As autonomous organizations and each with their own local context, AMS Local Chapters take part in a wide variety of activities, including social events, educational conferences, and youth outreach. In order to help with chapter brainstorming and goal setting, we have collected examples of activities and projects that Local Chapters have pursued in the past. These include recruiting members, inviting guest speakers, networking with other groups, and taking part in a variety of social activities. You can read more below or download the PDF guide.
Please note that these suggestions are for general guidance only and the AMS does not advocate or vouch for any of these activities in particular.
No Such Thing as a Free Lunch
Host a lunch where current members eat for free as long as they bring a non-member friend with them.
For variations, you could partner with a restaurant to offer discounted meals to members or turn this into a potluck and hold a raffle with an extra ticket for everyone that brings a non-member friend.
Networking in the Neighborhood
Invite other clubs, local groups, etc. to a networking event where you can get to know each other and identify common interests, activity opportunities, etc. You can keep this informal and have a happy hour get together or make it more formal, with presentations or joint discussions.
This is a great way to get to know other people in the area and create more content for future meetings by asking other groups to come present.
Everybody likes to win prizes! Put together a gift basket or other items and hold a drawing for every member that recruits a new member. Putting together talking points for members to help recruit new members is a good idea to pair with this. It will help with marketing materials and makes it easier to recruit at any time.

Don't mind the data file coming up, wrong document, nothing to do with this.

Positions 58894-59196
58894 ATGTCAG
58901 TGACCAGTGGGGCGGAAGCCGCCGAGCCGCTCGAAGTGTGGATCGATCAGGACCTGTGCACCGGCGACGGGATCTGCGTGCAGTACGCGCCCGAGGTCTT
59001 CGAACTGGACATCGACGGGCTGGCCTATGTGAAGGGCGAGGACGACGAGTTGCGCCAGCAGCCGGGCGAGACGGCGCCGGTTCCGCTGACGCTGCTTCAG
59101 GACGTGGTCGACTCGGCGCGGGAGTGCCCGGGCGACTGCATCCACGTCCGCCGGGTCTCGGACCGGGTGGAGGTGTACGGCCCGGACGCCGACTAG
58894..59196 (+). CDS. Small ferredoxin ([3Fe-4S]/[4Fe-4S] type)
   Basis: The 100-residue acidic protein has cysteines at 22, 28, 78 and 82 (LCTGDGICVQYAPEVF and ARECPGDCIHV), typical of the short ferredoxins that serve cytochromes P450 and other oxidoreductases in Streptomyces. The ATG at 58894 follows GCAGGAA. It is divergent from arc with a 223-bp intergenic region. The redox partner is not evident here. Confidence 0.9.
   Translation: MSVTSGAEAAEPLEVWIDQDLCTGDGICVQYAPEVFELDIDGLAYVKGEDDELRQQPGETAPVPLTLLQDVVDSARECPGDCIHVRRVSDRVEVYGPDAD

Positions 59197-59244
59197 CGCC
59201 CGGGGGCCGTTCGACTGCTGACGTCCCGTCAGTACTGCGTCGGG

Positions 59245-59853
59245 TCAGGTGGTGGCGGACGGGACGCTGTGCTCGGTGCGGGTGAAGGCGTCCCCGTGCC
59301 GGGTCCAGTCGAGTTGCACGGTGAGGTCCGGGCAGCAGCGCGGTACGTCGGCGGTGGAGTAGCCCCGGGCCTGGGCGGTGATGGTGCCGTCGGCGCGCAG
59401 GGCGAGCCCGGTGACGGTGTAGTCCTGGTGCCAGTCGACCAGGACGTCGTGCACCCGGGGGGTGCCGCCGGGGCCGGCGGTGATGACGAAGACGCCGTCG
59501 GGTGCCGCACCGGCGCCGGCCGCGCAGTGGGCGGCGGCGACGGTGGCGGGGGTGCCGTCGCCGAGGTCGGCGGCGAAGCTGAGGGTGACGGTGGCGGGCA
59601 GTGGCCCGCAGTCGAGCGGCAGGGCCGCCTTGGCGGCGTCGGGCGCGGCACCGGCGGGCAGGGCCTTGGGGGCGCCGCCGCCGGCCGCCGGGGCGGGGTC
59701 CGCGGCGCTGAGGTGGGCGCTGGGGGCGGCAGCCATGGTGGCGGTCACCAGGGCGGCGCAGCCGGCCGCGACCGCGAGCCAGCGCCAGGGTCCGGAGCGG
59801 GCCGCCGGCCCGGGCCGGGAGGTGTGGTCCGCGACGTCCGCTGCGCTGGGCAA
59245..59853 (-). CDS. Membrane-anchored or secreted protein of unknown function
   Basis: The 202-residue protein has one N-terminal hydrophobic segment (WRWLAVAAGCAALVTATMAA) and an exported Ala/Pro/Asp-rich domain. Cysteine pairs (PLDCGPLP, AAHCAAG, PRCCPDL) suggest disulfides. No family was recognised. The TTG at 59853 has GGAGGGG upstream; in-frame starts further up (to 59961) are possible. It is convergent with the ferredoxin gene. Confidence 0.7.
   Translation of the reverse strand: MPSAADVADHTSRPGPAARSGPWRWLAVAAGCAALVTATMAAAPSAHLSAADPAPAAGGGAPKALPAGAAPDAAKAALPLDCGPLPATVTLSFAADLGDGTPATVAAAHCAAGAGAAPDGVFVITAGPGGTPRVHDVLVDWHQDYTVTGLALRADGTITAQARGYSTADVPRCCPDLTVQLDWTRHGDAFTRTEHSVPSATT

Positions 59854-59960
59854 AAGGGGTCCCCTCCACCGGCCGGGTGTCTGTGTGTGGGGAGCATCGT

Asking guest speakers to present at a Local Chapter meeting is a tried and true method for getting great meeting content. Some chapters offer quarterly speaker events; others do annual conferences with several speakers at once. Some chapters open their events to the general public; other chapters only allow their own members to attend.
The timing and number of speakers that you ask to provide content at your meetings will vary depending on your location and membership. It is often easier to get speakers if your chapter is attached to or near a university with a meteorology department and there are professors doing research into relevant topics. Non-local speakers can also be invited to share their research, experience, or ideas digitally via Skype, Google Hangouts, etc.
In addition to professors, speakers often include local broadcast meteorologists, National Weather Service staff, emergency managers, and also Local Chapter members themselves who are able share their professional or research experiences with the rest of the group.
Other ways to find speakers are to think outside the box. Many chapters partner with geologists, anthropologists, historians, ecologists, or other disciplines to create good discussion opportunities. Weather, climate, atmospheric and meteorological sciences impact basically everything. It can be exciting for both chapter members and the general public to discuss how weather changes trade, migration patterns, economic development, war, plant distribution, etc.